Supreme Court reporting would teach you the art of walking into crowded court corridors, with your elbows slightly up so that you can claim your human space to walk, especially on Mondays and Fridays. Those were the pre-Covid days when the cramped corridors of the apex court would be buzzing with lawyers and journalists. Judges heard matters, quickly granting or denying relief, and throwing files at a faster pace.
The life of a court reporter is about reconstructing the fireworks that she sees in the courtroom; there is never a live telecast, only anecdotes of verbal barbs. Not in the wildest imagination, one can think of four sitting judges of the Supreme Court holding a press conference. But that did happen.
On January 12, 2018, four judges of the top court— Justice Jasti Chelameswar, Justice Madan B Lokur, Justice Kurian Joseph, and Justice Ranjan Gogoi— held a press conference at the official residence of Justice Chelameswar. Like any busy Friday, while hovering from one court to another, I got a call from a source saying there would be a press conference by judges of the Supreme Court. Half smirking and half rattled, as I rang other people, within the next five minutes it was clear that something was simmering. In a few minutes, we were on the way to the residence of Justice Chelameswar, and the rest is history.
The four judges spoke to the press — they called upon their duty to protect the Constitution and its values, they spoke of generations to come and their responsibility towards posterity, they spoke of saving democracy. They asserted that they had a responsibility towards the institution, and no one should accuse them of “selling their souls". Despite the passage of about five years, there is very little which has been understood of that press conference. While the public discourse around the judiciary is centred on judicial pronouncements or judicial appointments, very little attention is paid to the “listing" of cases or the administration of the Supreme Court. The listing of cases to a particular bench was the trigger to that mutiny in the apex court.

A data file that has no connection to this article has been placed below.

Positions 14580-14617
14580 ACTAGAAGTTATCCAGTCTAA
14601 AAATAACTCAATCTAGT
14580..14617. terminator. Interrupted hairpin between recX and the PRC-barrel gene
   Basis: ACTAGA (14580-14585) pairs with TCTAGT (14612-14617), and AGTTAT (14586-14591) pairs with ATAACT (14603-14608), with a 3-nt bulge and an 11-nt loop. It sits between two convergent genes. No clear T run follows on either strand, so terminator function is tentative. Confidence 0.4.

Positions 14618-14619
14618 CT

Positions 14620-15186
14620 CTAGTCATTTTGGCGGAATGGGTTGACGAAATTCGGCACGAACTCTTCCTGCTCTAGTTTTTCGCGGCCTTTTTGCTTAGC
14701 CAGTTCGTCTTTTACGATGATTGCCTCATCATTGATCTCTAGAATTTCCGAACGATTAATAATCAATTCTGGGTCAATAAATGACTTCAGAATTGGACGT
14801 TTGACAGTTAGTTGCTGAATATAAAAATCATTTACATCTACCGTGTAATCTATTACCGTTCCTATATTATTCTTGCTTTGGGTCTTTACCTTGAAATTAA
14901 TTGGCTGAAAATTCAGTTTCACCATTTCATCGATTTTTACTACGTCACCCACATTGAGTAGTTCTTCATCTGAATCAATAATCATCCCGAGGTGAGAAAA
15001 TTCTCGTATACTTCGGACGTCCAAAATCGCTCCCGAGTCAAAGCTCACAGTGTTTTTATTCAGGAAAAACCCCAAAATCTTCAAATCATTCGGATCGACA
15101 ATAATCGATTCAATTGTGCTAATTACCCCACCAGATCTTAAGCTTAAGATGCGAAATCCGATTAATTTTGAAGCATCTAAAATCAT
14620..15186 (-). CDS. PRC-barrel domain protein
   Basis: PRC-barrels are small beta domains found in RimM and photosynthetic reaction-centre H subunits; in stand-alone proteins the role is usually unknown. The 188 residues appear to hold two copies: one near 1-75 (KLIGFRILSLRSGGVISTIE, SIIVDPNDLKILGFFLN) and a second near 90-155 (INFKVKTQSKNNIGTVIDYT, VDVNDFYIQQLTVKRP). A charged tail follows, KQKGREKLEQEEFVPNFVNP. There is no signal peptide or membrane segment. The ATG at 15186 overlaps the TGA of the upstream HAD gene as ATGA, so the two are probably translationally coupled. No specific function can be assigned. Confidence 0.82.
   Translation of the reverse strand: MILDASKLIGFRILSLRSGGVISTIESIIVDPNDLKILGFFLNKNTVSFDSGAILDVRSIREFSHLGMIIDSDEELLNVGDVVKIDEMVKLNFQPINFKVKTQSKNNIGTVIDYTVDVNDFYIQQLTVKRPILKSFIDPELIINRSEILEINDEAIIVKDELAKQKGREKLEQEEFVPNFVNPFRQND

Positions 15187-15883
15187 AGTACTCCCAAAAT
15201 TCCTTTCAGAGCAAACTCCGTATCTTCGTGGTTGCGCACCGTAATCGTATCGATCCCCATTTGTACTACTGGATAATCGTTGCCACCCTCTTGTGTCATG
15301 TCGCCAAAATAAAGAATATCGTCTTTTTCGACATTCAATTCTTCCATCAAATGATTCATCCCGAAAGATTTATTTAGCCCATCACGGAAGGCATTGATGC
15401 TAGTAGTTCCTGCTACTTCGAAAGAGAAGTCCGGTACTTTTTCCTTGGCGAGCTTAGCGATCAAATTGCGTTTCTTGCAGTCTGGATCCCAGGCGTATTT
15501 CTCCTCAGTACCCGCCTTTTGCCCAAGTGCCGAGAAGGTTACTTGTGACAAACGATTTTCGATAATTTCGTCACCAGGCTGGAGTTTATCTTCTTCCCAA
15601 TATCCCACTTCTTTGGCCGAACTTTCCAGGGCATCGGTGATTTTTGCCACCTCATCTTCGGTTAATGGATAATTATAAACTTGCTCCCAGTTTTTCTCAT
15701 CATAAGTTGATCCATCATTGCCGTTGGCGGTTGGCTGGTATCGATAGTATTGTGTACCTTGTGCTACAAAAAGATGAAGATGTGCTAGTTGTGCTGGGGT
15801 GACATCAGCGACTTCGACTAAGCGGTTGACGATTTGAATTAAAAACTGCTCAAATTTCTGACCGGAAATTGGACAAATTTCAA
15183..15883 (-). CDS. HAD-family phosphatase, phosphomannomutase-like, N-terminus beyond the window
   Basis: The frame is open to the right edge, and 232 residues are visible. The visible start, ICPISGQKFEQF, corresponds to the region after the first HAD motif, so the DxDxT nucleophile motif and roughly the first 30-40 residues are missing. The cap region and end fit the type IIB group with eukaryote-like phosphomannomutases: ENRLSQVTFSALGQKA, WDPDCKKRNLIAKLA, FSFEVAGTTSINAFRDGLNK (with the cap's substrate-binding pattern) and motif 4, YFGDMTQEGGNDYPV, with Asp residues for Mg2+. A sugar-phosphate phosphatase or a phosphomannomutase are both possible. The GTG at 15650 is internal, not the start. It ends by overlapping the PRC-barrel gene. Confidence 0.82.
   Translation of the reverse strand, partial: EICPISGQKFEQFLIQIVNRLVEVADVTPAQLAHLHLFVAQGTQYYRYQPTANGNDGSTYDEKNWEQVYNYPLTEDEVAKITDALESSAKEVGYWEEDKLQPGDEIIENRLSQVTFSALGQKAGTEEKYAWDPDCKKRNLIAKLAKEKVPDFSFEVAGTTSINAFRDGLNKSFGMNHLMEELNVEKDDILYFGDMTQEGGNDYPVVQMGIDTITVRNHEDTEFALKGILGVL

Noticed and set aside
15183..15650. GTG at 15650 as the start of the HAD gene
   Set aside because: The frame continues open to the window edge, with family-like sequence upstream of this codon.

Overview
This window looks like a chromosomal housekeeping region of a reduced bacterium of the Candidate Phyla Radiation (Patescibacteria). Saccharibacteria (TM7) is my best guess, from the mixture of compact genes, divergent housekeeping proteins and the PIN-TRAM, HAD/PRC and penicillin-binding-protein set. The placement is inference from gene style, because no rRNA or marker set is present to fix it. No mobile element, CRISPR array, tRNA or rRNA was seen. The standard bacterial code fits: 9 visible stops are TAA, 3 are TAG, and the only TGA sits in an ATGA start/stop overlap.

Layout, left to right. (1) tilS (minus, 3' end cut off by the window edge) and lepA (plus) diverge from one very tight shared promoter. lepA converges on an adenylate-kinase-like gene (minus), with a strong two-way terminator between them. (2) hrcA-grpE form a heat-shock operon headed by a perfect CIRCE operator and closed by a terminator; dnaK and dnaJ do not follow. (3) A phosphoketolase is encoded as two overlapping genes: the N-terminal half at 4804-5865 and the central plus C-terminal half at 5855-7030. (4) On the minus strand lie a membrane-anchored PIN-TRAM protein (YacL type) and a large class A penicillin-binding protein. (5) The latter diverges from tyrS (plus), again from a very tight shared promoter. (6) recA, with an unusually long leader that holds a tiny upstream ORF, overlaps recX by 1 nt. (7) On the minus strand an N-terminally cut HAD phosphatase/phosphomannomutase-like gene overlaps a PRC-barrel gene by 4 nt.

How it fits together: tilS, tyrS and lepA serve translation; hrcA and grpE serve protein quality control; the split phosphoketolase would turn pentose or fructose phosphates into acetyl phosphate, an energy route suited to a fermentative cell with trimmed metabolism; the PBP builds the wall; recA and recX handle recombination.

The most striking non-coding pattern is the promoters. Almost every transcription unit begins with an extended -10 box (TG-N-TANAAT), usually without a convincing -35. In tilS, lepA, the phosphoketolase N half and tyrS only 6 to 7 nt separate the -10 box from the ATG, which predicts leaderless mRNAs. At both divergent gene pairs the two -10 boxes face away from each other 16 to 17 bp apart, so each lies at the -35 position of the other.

The Chief Justice is the “first amongst the equals" and the “master of the roster" who allots cases to different benches, exercising great power in the literal administration of justice. The use or rather the “misuse" of this power and the role of certain judges was directly questioned in that press conference and the eventual letter that was put out by the judges. The then Chief Justice of India, Justice Dipak Misra, was accused of allotting cases to a bench “of their preference".
The trigger seemed to be a PIL seeking an investigation into the death of Judge Loya to a bench led by Justice Arun Misra. Judge Loya was hearing the Sohrabuddin encounter case and his death had given rise to many suspicions. While this PIL may have been the trigger, many crucial cases were allotted to the bench of Justice Arun Misra which irked the seniormost judges of the court. They opened a front like never before.
With the privilege of hindsight, let’s dissect this more. The four judges said that the allocation of certain important cases to a “preferred bench" threatened the sanctity of the Supreme Court and democracy itself, which means the issue directly concerned the propriety of the allotment of cases. The judges on that cold January morning lay bare an open secret of judicial corridors. Along with the merits of a case, which judge hears the case is equally important.
No institution including the judiciary is completely free of corruption. But no institution is “feared" as much as the judiciary when it comes to open scrutiny and criticism, at least in the public perception. Judicial corruption has not been discussed openly and freely in our country, perhaps due to the fear of being hauled for contempt. How our judges are appointed, how our courts are administered, and how cases are listed and heard— these are issues that must be discussed openly and freely. But unfortunately, that press conference failed to change the culture of silence. There are various changes that continue to be made by successive CJIs in the Supreme Court, but we are still far away from complete transparency when it comes to the listing of cases.
All four judges have retired from the top court. The press conference is remembered as an aberration, a mere incident. It had given much hope for dramatic reforms that we never saw. The day shall be remembered as one that promised a revolution of change but fizzled out in matching the grandeur of its own dissent.
There is one more issue that the letter of the four judges spoke of: the issue of judicial appointments. That chapter is for another day.
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